O’s Leave Winter Meetings with Two New Infielders

The Baltimore Orioles haven’t been expected to make too much noise in the first offseason of the club’s rebuild under executive vice president and general manager Mike Elias, especially when there’s still a vacancy at manager (although it sounds like that search could be coming to an end very soon). Once the club officially announces the hiring of their new manager, they will be able to get on with the rest of their offseason plan, which will surely involve the new skipper’s input.

However, with the annual Winter Meetings coming to an end, the O’s did leave with two new infielders, both being acquired via the Rule V Draft.

With the first overall selection, Baltimore selected Oakland Athletics’ shortstop prospect Richie Martin. The Orioles declined to make a selection in the second round of the draft, but the club acquired infielder Drew Jackson from the Philadelphia Phillies in exchange for international bonus slot money. Jackson was a first-round Rule V selection by Philadelphia from the Los Angeles Dodgers.

Martin, who turns 24 on December 22, is a former first-round draft pick by the A’s in 2015. He grades as a well-above average defensive shortstop, which should be a nice benefit to Orioles pitchers if he’s starting at shortstop on Opening Day. However, there are questions about whether or not he’ll produce enough offensively.

In 2015, Martin slashed .237/.353/.342 in 51 games at Low-A Vermont. He got promoted to High-A Stockton in 2016, where he posted just a .230/.322/.312 line in 86 games. In 27 games at Stockton in 2017, he progressed to a .266/.330/.383 slash line, which helped him get promoted to Double-A Midland, where he batted a disappointing .224/.306/.315 over 86 contests. He finally had the offensive season he needed in 2018, however, as he slashed .300/.368/.439 in 118 games at Midland.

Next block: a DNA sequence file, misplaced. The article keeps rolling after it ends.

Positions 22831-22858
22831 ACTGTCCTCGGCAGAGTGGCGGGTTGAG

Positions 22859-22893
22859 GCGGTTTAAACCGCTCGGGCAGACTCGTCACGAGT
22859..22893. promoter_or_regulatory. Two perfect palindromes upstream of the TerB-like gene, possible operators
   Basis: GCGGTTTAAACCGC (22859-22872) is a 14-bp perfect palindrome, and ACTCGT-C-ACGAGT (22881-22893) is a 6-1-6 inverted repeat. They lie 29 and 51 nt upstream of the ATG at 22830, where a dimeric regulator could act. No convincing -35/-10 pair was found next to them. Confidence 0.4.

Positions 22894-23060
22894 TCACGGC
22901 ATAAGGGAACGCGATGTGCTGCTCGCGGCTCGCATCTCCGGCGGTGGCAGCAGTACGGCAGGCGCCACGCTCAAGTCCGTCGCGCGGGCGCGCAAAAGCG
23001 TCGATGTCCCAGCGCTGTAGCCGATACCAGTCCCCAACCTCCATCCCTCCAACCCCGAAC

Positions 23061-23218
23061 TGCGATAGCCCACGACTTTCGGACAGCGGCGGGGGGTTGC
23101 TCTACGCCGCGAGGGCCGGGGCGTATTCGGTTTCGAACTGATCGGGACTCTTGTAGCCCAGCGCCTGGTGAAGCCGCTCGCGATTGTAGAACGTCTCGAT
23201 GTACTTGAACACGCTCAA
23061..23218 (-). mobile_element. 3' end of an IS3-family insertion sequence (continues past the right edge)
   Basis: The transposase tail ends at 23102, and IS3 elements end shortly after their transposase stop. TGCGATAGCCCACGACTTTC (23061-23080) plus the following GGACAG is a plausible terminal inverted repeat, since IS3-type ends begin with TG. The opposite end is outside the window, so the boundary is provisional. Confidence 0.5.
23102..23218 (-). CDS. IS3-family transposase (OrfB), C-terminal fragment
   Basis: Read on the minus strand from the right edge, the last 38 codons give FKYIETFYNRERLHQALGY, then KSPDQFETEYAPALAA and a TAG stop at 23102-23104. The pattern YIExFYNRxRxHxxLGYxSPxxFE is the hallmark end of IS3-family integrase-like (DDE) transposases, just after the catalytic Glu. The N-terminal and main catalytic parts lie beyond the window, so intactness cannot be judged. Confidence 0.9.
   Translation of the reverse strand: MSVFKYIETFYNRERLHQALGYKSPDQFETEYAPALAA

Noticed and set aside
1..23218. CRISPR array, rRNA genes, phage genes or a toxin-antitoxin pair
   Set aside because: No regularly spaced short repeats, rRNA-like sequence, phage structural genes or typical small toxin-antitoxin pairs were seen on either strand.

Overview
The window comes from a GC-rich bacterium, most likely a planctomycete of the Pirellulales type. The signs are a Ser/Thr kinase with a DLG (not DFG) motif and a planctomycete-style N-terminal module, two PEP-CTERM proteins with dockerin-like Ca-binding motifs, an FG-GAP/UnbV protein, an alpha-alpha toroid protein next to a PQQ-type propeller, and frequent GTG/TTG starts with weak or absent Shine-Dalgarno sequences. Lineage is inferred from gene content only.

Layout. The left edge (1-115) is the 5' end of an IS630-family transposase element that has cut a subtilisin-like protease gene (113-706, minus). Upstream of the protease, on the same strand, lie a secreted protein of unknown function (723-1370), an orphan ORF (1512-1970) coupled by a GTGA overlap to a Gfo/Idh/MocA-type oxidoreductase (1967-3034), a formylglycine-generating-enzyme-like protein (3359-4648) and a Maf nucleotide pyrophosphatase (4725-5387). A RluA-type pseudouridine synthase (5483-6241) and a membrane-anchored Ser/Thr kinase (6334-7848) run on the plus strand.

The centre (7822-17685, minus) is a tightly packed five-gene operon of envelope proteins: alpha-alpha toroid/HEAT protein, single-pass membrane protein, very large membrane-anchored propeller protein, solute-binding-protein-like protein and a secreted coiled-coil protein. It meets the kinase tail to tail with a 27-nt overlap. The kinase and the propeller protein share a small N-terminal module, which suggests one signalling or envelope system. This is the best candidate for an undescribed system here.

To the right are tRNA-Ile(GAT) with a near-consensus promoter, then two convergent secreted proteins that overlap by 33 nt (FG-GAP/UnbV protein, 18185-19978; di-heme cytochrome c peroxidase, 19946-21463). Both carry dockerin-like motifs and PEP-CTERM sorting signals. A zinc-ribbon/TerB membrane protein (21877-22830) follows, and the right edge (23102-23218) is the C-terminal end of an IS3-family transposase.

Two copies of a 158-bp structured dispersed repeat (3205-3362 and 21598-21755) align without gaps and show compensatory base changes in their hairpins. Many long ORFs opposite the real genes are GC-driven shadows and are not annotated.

There’s no telling what type of offensive production we can expect from Martin with the Orioles in 2019, if he even does stay with the club. I’m sure they hope, at worst, he can stick as a plus-defender utility infielder at the big-league level, with the best-case scenario being that they strike gold with a starting shortstop for the future. For the time being, Martin is now ranked as the O’s 13th-best prospect, via MLB Pipeline.

Jackson, like Martin, came out of the 2015 draft, although he was taken in the fifth round by the Seattle Mariners. The 25-year-old is athletic in the middle infield spots and is speedy on the base paths, as he has stolen 106 bases out of 133 attempts. Most recently, in 2018, he stole 22 of 29 at Double-A Tulsa.

Similar to Martin’s resume, there are questions over whether or not Jackson can produce at the plate. However, he put together his best professional season in 2018, slashing .251/.356/.447 with 15 home runs at Tulsa. Adam McInturff of 2080 Baseball credited his sudden progression at the plate to “an increased focus on lift and power, as Jackson’s home run totals spiked accordingly with a jump in aerial contact.”

It’ll be interesting to see if Elias and company roll with the same approach to see what Jackson can do in a second year with this adjustment. The athletic infielder is now ranked 24th on the Orioles top prospects list on MLB Pipeline, one spot behind outfielder D.J. Stewart.

Martin and Jackson may be in direct competition with one another for a spot in spring training, or there may be room for both or neither of them on the Opening Day roster. Nobody truly knows until the Orioles land in Sarasota for camp. One thing we do know, however, is that the club needed to address the vacancy in the middle infield one way or another this season. With a rebuilding organization, as opposed to a competitive team, this may very well be the way Elias addresses the hole.

All we can do now is wait and see if he adds to the middle infield mix via trade or free agency later this offseason.

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